I ended up being deeply frustrated by ‘Murder In Mesopotamia’. I don’t mind so much when a book is bad from the beginning, then I can set it aside like ‘Appointment With Death’ and not waste too much time on it, but a book that is actually quite good until the final couple of chapters vexes me.
When I started the book, I thought I might be about to read something on a par with the excellent ‘The Murder Of Roger Ackroyd’. Christie chose to tell the tell entirely as a report from a very down-to-earth and unfanciful nurse who happens to be in Iraq and accepts an assignment on a remote archaeological dig to look after a highly-strung woman who is convinced that someone is trying to kill her.
The nurse was a woman with strong opinions about people, which she would normally have kept to herself but which, as the chronicler of events, she felt called upon to share. She was ungenerous in her views of all of the women except the one she was supposed to be nursing and even her she tends to treat as paranoid until she actually turns up dead. Her reaction when she first meets the great detective and finds him to be small, old, with an egg-shaped head, imperfect English and an odd manner even for a foreigner was a lot of fun. It even made Poirot smile.
Sadly, the nurse is also a wonderful example of the deeply ingrained sense of English Exceptionalism that even an English woman in a fairly modest position was imbued with. Foreigners, like Poirot, are strange people and not entirely to be trusted. Natives, the Iraqis whose country they are all guests in, are slightly worse than foreigners and are not to be depended upon except as objects of suspicion.
By the time Poirot arrived, about halfway through the book, a classic Locked Room Mystery had been set up, complete with a diagram showing the layout of the building. The challenge was not just to discover who killed the woman but how they managed it. The cast of characters was relatively small but very colourful and the setting was exotic.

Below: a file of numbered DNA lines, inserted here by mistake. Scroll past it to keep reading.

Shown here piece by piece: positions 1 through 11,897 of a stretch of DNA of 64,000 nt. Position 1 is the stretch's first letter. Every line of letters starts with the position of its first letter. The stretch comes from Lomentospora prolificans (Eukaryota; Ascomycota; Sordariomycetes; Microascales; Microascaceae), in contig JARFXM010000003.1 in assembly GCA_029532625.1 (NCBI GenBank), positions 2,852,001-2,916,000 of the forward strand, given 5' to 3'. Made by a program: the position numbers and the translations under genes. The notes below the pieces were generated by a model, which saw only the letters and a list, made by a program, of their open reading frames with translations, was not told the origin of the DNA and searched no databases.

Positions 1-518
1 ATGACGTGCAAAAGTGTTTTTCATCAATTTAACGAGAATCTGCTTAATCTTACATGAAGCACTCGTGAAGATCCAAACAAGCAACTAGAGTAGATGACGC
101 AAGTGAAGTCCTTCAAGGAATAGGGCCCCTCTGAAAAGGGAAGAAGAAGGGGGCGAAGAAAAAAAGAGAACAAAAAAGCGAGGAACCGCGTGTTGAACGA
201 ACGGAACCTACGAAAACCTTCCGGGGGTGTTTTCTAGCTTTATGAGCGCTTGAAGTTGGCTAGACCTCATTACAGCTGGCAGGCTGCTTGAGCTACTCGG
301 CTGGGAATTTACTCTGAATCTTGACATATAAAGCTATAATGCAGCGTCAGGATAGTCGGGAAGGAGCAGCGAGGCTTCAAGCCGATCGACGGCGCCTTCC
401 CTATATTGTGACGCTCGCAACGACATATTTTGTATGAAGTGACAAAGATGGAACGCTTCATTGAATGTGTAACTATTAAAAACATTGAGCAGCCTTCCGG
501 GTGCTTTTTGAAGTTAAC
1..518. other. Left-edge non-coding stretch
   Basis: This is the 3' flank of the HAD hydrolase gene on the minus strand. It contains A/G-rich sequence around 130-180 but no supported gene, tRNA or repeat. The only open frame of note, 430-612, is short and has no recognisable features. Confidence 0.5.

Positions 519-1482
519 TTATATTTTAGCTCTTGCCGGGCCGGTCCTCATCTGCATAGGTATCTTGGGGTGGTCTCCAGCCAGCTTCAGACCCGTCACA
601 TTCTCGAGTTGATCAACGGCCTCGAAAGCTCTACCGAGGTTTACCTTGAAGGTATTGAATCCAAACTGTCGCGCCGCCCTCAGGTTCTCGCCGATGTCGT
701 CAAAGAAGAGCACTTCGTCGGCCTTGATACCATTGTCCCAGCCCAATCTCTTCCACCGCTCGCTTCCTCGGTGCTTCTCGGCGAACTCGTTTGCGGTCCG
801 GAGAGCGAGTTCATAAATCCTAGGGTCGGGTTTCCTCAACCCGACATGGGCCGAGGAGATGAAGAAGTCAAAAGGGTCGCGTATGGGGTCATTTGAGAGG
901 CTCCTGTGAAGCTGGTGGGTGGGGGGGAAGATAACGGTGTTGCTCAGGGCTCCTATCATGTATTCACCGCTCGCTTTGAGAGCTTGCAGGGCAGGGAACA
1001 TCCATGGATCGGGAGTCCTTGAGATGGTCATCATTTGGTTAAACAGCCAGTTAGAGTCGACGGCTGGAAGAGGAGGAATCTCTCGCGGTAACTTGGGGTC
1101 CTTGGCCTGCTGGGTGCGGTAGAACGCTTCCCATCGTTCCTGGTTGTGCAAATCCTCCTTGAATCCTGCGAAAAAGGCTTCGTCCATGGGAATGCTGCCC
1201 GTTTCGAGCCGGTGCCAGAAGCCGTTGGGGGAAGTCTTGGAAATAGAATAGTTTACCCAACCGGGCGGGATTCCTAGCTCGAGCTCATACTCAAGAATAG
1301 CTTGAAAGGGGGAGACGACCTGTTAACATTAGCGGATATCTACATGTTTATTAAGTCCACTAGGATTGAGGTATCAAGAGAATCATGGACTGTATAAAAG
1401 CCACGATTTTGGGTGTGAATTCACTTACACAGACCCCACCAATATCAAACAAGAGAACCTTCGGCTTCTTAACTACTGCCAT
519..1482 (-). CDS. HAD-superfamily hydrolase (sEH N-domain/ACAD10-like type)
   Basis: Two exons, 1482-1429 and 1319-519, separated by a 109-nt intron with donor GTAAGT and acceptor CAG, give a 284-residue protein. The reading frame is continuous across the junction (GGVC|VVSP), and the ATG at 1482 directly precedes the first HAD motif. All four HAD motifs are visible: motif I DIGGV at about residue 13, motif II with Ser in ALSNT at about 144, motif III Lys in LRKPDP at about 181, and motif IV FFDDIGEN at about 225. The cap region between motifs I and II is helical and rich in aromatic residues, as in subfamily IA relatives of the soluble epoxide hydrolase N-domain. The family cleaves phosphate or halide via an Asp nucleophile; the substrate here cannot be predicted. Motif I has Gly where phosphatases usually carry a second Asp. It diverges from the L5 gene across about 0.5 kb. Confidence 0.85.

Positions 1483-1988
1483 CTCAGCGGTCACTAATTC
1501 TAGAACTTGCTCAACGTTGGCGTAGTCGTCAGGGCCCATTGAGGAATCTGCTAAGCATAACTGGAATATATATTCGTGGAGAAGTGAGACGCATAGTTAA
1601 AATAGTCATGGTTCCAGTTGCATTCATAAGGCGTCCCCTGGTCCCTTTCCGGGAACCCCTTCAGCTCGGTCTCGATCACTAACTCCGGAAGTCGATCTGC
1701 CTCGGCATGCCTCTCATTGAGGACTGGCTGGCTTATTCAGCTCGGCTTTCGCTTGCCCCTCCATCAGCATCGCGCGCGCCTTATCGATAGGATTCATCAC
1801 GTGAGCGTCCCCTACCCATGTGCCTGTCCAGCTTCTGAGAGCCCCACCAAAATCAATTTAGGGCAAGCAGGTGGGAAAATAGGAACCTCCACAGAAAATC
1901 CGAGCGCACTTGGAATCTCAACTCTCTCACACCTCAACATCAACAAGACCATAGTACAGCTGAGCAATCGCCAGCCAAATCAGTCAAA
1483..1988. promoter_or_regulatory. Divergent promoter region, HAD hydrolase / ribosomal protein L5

Poirot, who just happened to have been passing through Iraq on the day the murder occurred, arrived at this remote archaeological dig in the middle of the desert and begins, rather laboriously, to set out the problem space – just in case the reader missed the fact that the woman was killed in a locked room without anyone hearing any noise and when everybody appears to have an alibi. Thankfully, as this is all filtered through the nurse’s slightly dismissive, why-doesn’t-he-get-on-with-it? commentary, it comes alive a little more than it would otherwise have done.
I spent the next thirty per cent of the book happily absorbing all the little disclosures about the various people who might have been the killer and about the background of the woman who was murdered, without having the slightest clue as to who the killer was or how the killing was done.
Then I got to the ‘Poirot Explains It All’ part and the whole book popped like an over-inflated balloon.
As Poirot shared his findings with all the remaining potential suspects, I was reminded, once again, of what a tedious, self-aggrandising man Poirot is.
I was thrown out of the story a little when Poirot publicly gives some unasked for advice to an overly-servile young man that, to impress a lady, he’d be better off hitting her in the head with a plate to show her he is a man. Even as humour that was a bizarre comment.
What really killed the book for me was that, having endured Poirot’s explanation, I was offered a solution that is so far beyond the bounds of possibility in terms of concept, execution and the murderer’s reaction that, had I not been reading a Library Book, I’d have cheerfully thrown the thing in the bin for wasting hours of my time.